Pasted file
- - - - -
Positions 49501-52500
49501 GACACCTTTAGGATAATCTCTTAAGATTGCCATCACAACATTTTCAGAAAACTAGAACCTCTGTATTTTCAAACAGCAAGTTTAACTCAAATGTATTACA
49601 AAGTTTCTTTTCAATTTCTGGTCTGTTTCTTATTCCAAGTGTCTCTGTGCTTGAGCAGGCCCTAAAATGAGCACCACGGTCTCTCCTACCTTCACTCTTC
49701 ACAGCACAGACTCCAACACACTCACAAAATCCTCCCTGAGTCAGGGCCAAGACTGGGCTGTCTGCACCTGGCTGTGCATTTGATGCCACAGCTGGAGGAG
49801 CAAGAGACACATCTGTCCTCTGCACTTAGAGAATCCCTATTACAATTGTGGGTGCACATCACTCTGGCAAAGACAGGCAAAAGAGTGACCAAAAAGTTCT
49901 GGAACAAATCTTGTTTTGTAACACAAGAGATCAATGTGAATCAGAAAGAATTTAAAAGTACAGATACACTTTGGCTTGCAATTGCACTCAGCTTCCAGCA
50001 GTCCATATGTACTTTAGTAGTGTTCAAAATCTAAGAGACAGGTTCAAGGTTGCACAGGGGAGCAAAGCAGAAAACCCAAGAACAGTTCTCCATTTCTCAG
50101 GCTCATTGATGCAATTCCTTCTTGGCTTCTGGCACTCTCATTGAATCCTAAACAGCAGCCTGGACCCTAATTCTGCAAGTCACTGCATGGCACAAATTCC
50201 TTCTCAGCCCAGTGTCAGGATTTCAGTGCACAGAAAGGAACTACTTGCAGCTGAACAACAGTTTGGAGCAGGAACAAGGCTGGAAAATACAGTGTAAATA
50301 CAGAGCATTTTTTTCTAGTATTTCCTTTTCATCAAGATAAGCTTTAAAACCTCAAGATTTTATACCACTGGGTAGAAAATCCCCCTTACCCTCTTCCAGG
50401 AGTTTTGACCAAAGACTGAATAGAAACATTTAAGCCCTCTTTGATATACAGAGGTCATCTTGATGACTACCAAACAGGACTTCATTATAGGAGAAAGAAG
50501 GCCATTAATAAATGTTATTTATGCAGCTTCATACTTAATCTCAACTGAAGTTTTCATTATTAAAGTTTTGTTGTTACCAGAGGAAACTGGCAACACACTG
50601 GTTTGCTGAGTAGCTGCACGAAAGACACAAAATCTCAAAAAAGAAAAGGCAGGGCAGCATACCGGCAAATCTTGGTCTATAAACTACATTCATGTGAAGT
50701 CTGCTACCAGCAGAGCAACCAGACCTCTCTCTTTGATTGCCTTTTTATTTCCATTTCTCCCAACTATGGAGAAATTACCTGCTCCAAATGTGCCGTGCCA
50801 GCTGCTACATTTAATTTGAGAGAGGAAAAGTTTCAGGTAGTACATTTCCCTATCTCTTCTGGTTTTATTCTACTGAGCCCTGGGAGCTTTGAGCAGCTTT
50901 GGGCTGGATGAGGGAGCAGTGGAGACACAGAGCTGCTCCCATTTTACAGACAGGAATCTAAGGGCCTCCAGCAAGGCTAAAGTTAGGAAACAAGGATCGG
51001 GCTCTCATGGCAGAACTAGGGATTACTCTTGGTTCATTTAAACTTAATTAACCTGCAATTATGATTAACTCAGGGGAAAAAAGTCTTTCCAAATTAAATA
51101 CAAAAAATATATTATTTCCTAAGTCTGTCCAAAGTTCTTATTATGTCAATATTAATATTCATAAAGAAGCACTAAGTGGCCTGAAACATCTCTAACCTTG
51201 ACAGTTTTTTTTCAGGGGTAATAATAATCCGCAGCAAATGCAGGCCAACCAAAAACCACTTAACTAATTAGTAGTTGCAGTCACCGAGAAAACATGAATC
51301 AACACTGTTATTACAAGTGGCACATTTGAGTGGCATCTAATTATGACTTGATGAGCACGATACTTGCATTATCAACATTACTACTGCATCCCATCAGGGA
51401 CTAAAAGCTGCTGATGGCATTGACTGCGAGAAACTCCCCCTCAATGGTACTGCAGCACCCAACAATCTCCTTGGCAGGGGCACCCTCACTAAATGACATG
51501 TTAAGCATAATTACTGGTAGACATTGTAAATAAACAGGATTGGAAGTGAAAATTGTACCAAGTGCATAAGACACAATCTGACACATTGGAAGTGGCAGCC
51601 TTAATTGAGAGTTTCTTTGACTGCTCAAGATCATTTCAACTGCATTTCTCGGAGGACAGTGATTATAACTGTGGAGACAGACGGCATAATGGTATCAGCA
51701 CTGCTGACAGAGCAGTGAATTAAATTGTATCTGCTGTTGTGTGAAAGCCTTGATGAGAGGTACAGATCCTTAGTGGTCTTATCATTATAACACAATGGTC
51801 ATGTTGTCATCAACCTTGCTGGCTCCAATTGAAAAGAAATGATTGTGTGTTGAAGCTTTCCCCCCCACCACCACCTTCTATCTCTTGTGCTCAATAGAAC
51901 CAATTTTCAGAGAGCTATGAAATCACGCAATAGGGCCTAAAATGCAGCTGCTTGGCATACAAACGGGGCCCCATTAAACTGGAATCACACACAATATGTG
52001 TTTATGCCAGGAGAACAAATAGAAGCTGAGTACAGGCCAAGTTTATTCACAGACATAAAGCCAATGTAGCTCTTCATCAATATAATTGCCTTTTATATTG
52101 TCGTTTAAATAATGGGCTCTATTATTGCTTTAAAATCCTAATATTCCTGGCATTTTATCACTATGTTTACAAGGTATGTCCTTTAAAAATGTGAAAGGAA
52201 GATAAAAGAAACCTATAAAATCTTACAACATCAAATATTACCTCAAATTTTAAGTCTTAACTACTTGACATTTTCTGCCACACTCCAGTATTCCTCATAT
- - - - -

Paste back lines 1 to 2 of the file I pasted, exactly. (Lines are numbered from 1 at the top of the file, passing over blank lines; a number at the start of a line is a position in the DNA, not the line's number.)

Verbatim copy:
Positions 49501-52500
49501 GACACCTTTAGGATAATCTCTTAAGATTGCCATCACAACATTTTCAGAAAACTAGAACCTCTGTATTTTCAAACAGCAAGTTTAACTCAAATGTATTACA